We reinvest earnings in patient care for our community, allowing Sarasota Memorial to serve as the region's health-care safety net while providing advanced treatments and technology. Today, we are a full-service public health system, with two hospitals offering specialized expertise in heart, vascular, cancer, obstetrical services, orthopedics and neuroscience services, as well as a state-of-the-art cancer care center and a network of outpatient centers, urgent care centers, laboratories, diagnostic imaging and physician practices, skilled nursing and rehabilitation among our many programs.

How does Sarasota Memorial improve access to care for all in need? 
Sarasota Memorial is the health-care safety net for our community, delivering the lion's share of the county's inpatient Medicaid and charity care. We have a long history of developing and maintaining programs that ensure the broadest number of low-income community members have access to the full complement of inpatient and outpatient care, from disease management to the most advanced diagnostic, surgical techniques and specialty care available. 

As private hospitals have eliminated services over the years or chosen not to offer essential programs, Sarasota Memorial continues to provide necessary services. Examples of the hospital's efforts to ensure access to care include the following:

  • Our Community Specialty Clinic provides a wide range of free diagnostic, specialty and surgical care to uninsured or underinsured patients "beyond the hospital's walls." Patients must prove Sarasota County residency and have a household income at or below 200 percent of the Federal Poverty Level.
  • Sarasota Memorial is the only hospital in the county delivering babies and providing neonatal intensive care. The hospital also has the only inpatient Pediatrics unit in Sarasota County.
  • Sarasota Memorial is the only hospital in the county providing the full array of inpatient psychiatric services to patients of all ages, expanding an already unprofitable program to meet community needs since other providers have limited their services. It is the only hospital in Sarasota County with a designated Baker Act receiving facility for non-voluntary patients, including those with medical issues and the frail elderly. Sarasota Memorial also is the sole inpatient provider of psychiatric health care to adolescents and children.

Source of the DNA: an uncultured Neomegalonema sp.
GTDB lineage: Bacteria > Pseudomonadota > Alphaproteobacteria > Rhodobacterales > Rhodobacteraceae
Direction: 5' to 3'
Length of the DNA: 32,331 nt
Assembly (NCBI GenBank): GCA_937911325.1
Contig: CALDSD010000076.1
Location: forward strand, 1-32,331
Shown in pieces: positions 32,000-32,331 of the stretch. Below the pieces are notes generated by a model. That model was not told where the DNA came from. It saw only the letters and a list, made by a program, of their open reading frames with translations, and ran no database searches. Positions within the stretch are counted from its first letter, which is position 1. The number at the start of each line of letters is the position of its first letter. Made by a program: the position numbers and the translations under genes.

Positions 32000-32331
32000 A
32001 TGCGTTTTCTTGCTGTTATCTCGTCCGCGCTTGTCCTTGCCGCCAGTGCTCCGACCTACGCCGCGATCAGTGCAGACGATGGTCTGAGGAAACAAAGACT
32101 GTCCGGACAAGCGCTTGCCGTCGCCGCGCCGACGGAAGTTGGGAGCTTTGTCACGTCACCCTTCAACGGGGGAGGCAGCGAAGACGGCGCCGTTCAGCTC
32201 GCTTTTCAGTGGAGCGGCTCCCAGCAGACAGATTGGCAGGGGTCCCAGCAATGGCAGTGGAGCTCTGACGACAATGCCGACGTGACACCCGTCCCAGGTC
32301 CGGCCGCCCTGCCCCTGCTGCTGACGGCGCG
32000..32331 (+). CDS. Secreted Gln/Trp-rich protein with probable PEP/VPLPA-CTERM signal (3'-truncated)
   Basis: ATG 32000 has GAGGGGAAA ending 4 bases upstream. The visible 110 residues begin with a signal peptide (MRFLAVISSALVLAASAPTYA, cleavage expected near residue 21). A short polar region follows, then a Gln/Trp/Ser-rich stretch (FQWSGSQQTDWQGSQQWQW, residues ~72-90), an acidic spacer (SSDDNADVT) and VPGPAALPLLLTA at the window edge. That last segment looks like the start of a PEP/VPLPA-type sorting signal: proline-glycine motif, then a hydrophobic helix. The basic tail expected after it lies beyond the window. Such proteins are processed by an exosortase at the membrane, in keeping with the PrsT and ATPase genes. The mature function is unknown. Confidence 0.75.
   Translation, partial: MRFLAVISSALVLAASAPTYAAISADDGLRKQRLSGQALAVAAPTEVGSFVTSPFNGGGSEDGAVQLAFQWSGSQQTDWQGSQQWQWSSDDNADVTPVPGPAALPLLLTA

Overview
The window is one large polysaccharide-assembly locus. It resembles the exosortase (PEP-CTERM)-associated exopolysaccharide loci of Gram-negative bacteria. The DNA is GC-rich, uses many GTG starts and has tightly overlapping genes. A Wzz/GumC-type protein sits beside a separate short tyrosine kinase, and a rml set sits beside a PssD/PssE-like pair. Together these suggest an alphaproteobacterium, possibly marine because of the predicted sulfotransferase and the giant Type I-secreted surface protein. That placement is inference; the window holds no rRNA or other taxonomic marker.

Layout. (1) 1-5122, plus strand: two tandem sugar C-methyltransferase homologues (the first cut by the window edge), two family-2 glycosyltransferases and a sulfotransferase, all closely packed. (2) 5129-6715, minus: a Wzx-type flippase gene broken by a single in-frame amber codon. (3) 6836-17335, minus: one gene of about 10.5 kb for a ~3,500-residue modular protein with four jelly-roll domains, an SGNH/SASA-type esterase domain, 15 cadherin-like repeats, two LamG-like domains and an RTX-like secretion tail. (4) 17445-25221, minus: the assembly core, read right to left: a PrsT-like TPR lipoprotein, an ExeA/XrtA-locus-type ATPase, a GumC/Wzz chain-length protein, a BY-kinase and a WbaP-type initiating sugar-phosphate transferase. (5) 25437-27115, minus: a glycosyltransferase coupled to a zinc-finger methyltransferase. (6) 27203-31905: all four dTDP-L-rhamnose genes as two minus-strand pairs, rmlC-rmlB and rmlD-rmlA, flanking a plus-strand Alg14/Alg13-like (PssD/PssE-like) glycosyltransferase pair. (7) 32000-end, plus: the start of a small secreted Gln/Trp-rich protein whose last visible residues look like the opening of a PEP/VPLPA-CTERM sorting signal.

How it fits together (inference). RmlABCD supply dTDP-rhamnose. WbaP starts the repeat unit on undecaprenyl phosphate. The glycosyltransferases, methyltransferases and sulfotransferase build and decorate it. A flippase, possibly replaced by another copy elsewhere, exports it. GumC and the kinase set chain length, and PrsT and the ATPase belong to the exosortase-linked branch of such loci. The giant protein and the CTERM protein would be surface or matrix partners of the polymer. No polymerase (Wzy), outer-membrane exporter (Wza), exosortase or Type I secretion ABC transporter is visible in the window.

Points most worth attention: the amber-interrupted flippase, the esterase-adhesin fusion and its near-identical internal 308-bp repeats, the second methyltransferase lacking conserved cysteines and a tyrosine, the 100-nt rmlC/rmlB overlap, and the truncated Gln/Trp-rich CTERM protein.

• The hospital provides the county’s only trauma care program and the community’s largest and most comprehensive spectrum of emergency specialty care available 24/7. Sarasota Memorial is the only hospital to make a significant investment in the medically underserved community of North Port.
  • Sarasota Memorial also is a partner in the Sarasota County Safety Net System of Care Collaboration with the Friendship Centers and the Florida Department of Health. The partnership seeks to fill gaps in care and ensure that uninsured and underinsured community members have seamless access to primary and specialty medical services.

How is Sarasota Memorial transparent and accountable? 
Sarasota Memorial is governed and locally controlled by the Sarasota County Public Hospital Board, made up of citizens elected by and accountable to local voters. The Board's hearings and meetings are subject to "Government in the Sunshine" laws, unlike private hospitals. Residents are encouraged to come to meetings and participate in our efforts to provide top-quality care to our community.

Where can I find financial information? 
Our independently audited financial statements are posted on our website for anyone to access, and also appear on the Digital Assurance Certification (DAC) compliance reporting platform for the municipal securities industry.

What is the projected impact of suggestions to turn hospital districts into “indigent care” districts?  
Perhaps the Sarasota Herald-Tribune said it best in its December 29, 2011, editorial: “This recommendation could severely limit the ability of public hospitals and districts to invest—based on local needs—in facilities and services that benefit all taxpayers, residents and businesses."